Eating less or more – Mindset induced changes in neural correlates of pre-meal planning

Maike A. Hege, Ralf Veit, Jan Krumsiek, Stephanie Kullmann, Martin Heni, Peter J. Rogers, Jeffrey M. Brunstrom, Andreas Fritsche, Hubert Preissl*

*Corresponding author for this work

Research output: Contribution to journalArticle (Academic Journal)peer-review

30 Citations (Scopus)
551 Downloads (Pure)


Obesity develops due to an imbalance between energy intake and expenditure. Besides the decision about what to eat, daily energy intake might be even more dependent on the decision about the portion size to be consumed. For decisions between different foods, attentional focus is considered to play a key role in the choice selection. In the current study, we investigated the attentional modulation of portion size selection during pre-meal planning. We designed a functional magnetic resonance task in which healthy participants were directed to adopt different mindsets while selecting their portion size for lunch. Compared with a free choice condition, participants reduced their portion sizes when considering eating for health or pleasure, which was accompanied by increased activity in left prefrontal cortex and left orbitofrontal cortex, respectively. When planning to be full until dinner, participants selected larger portion sizes and showed a trend for increased activity in left insula. These results provide first evidence that also the cognitive process of pre-meal planning is influenced by the attentional focus at the time of choice, which could provide an opportunity for influencing the control of meal size selection by mindset manipulation.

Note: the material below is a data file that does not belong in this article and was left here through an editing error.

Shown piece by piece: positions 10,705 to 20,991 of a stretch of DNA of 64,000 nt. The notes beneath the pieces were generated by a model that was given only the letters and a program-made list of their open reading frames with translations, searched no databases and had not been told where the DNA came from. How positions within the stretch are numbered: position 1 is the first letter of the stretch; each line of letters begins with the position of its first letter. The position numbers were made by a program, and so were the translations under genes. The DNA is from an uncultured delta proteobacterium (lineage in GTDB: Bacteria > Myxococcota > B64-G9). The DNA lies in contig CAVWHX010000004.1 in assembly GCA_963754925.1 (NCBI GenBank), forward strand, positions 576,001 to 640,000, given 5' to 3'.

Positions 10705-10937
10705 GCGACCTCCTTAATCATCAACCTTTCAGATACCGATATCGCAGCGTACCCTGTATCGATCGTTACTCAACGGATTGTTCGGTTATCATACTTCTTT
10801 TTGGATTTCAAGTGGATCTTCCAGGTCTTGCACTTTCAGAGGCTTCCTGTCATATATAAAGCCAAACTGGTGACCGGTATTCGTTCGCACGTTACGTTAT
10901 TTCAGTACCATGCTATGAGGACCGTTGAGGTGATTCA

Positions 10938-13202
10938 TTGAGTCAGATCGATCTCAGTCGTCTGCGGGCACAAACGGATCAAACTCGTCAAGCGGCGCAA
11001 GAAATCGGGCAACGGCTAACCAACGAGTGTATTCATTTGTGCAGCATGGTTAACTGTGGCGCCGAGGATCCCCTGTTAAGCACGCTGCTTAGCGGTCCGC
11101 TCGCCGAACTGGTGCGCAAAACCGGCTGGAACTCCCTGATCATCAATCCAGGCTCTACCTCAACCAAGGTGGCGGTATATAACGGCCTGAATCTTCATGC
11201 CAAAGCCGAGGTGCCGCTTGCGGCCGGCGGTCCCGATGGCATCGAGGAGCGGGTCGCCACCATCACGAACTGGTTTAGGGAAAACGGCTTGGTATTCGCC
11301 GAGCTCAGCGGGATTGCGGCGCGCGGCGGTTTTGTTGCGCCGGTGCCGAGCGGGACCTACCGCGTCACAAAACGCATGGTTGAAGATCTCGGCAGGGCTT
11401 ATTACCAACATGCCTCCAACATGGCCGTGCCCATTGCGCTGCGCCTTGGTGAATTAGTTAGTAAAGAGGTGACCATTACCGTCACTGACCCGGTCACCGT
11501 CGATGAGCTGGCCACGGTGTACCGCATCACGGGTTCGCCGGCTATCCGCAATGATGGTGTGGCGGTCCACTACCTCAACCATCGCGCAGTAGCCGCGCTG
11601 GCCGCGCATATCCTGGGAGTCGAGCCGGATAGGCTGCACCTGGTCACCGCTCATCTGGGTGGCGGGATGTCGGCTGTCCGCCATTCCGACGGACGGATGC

Original languageEnglish
Pages (from-to)492-501
Number of pages10
Early online date7 Mar 2018
Publication statusPublished - 1 Jun 2018

Structured keywords

  • Brain and Behaviour
  • Nutrition and Behaviour
  • Physical and Mental Health


  • Dorsolateral prefrontal cortex
  • fMRI
  • Food
  • Insula
  • Mindset
  • Orbitofrontal cortex


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  • NIHR BRC Nutrition

    Ness, A. R.


    Project: Research, Parent

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